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Brian Walton's news and commentary on the St. Louis Cardinals (TM) and their minor league system

Did Lopez risk a “Canseco” by pitching injured?

St. Louis Cardinals infielder Felipe Lopez took the mound with a sore elbow, not disclosing pre-existing discomfort until afterward. Was he tough or careless?

Felipe Lopez pitching, April 17, 2010St. Louis Cardinals infielder Felipe Lopez was considered a hero at the time Saturday night when he took the mound to pitch a scoreless 18th inning in the eventual 20-inning loss to the New York Mets.

Unfortunately, there is an unpleasant sidebar to this story as the veteran has been out of action since Monday due to elbow discomfort. That same pain is what caused Lopez to opt out of pitching a second frame on Saturday night.

What makes matters worse is that Lopez first hurt his right, throwing elbow the week prior in Milwaukee but did not disclose his injury to trainers. Had team officials known that, not only would the player have received more prompt treatment, he most likely would not have been allowed to risk further damage by pitching last weekend.

While manager Tony La Russa has been second, third and fourth-guessed over his managerial decisions in that game, he made it clear he had no prior knowledge of Lopez’ elbow soreness.

The severity of the injury is being downplayed, with Lopez potentially being available for this weekend’s series in San Francisco. What if that is not the case, however?

Rob Rains of the St. Louis Globe-Democrat penned an interesting piece about the Cardinals history of using non-pitchers on the mound. It is well worth the read but it does not acknowledge injuries incurred when players not conditioned to pitch end up doing just that.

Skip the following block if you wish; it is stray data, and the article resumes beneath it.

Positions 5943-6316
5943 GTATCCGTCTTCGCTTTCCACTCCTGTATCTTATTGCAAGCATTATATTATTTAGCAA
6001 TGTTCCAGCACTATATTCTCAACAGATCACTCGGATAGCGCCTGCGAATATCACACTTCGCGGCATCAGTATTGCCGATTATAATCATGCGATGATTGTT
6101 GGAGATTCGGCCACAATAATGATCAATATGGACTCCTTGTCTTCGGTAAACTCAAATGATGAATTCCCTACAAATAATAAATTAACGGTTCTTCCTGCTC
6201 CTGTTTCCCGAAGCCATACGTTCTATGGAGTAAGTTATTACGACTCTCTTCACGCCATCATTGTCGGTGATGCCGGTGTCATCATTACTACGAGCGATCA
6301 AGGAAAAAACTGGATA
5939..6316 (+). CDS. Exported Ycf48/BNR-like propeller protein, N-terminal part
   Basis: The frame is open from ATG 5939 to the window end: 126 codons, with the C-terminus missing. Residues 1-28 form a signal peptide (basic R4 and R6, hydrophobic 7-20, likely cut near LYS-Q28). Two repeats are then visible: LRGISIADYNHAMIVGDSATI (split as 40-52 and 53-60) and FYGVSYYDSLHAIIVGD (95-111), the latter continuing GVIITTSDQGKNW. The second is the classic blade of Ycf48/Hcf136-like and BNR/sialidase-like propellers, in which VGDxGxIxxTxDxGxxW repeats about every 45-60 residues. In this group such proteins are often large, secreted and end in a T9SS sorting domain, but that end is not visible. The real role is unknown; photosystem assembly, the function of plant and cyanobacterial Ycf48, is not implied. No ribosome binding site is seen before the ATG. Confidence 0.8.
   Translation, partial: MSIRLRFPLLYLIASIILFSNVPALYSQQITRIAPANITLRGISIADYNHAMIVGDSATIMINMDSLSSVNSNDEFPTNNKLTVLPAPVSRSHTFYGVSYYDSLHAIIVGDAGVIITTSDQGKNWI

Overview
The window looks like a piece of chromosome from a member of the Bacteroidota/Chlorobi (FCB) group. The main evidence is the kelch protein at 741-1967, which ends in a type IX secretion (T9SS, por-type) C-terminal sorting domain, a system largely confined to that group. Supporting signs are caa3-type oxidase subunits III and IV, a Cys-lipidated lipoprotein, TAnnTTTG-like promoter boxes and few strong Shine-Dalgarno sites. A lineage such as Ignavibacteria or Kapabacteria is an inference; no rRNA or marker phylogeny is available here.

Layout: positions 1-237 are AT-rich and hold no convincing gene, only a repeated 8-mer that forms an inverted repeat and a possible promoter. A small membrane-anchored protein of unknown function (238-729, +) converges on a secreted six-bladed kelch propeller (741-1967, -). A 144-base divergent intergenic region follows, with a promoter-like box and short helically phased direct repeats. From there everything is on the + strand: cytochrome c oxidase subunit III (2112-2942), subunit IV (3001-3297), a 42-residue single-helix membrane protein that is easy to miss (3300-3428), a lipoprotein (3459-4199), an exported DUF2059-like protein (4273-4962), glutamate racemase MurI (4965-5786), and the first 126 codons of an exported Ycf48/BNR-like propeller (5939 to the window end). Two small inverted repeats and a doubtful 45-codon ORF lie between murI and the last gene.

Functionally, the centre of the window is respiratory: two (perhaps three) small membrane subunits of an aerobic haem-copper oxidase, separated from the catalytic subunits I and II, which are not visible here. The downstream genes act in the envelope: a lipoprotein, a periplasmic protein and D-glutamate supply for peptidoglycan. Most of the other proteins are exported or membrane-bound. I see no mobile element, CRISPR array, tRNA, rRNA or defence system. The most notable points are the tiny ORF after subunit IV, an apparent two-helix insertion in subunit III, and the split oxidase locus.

Jose Canseco, May 30, 1993 (Getty Images)While the Cardinals may have avoided high-profile cases of position player mound injuries to date, the story of Jose Canseco may best illustrate the ugly underbelly of this kind of maneuver.

While with Texas on May 30, 1993, Canseco took to the mound in mop-up duty for the Rangers. He injured his right elbow on his second pitch, but continued to throw a total of 33 that day. A torn ligament meant reconstructive surgery and a ruined season for the “Juiced” slugger.

As often happens in sport, we see in the Lopez case a blurring of the line between “manning up” and being smart. The potential detriment to both the player and team of anything less than full disclosure of injuries is considerable.

Here is hoping this is the last we hear of problems with Lopez’ elbow.

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